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Forskningsartikel2024Vetenskapligt granskadÖppen tillgång

Climate acts as an environmental filter to plant pathogens

Caballol, Maria; Redondo, Miguel Angel; Catalan, Nuria; Corcobado, Tamara; Jung, Thomas; Marcais, Benoit; Milenkovic, Ivan; Nemesio-Gorriz, Miguel; Stenlid, Jan; Oliva, Jonas

Sammanfattning

Climate shapes the distribution of plant-associated microbes such as mycorrhizal and endophytic fungi. However, the role of climate in plant pathogen community assembly is less understood. Here, we explored the role of climate in the assembly of Phytophthora communities at >250 sites along a latitudinal gradient from Spain to northern Sweden and an altitudinal gradient from the Spanish Pyrenees to lowland areas. Communities were detected by ITS sequencing of river filtrates. Mediation analysis supported the role of climate in the biogeography of Phytophthora and ruled out other environmental factors such as geography or tree diversity. Comparisons of functional and species diversity showed that environmental filtering dominated over competitive exclusion in Europe. Temperature and precipitation acted as environmental filters at different extremes of the gradients. In northern regions, winter temperatures acted as an environmental filter on Phytophthora community assembly, selecting species adapted to survive low minimum temperatures. In southern latitudes, a hot dry climate was the main environmental filter, resulting in communities dominated by drought-tolerant Phytophthora species with thick oospore walls, a high optimum temperature for growth, and a high maximum temperature limit for growth. By taking a community ecology approach, we show that the establishment of Phytophthora plant pathogens in Europe is mainly restricted by cold temperatures.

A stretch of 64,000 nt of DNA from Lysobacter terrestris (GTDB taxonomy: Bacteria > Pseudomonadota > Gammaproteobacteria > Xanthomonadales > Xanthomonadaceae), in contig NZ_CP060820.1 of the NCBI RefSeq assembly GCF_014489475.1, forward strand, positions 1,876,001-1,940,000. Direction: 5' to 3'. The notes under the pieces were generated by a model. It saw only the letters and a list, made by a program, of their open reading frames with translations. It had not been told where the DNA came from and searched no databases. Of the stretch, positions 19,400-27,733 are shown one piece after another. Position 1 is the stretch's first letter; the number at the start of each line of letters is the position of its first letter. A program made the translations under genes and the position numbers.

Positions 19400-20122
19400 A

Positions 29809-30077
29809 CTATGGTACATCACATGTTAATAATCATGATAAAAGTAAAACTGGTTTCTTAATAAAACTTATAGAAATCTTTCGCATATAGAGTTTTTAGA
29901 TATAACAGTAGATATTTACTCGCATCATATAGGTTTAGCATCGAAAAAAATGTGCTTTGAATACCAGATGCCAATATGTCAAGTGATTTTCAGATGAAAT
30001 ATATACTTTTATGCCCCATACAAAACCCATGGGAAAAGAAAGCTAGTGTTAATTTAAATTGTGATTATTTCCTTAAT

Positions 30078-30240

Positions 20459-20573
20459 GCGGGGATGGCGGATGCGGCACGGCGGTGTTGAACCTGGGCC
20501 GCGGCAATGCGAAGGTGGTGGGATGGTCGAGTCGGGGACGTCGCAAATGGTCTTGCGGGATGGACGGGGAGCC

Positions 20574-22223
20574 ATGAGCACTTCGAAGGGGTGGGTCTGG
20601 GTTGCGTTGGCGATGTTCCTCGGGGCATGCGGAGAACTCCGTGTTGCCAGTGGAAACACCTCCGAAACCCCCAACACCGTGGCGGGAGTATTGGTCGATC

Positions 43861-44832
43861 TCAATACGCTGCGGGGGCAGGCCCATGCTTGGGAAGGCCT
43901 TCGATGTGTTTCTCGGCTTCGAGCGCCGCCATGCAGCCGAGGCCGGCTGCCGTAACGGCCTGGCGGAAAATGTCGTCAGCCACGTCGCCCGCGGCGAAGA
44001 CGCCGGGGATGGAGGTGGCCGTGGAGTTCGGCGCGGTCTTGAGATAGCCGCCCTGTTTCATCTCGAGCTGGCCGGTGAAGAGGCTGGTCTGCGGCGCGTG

Nyckelord

climate change; competitive exclusion; drought; forest pathogen; functional diversity; functional traits; oomycete; Phytophthora; species distribution model; temperature

Publicerad i

ISME Journal
2024, Volym: 18, nummer: 1, artikelnummer: wrae010
Utgivare: OXFORD UNIV PRESS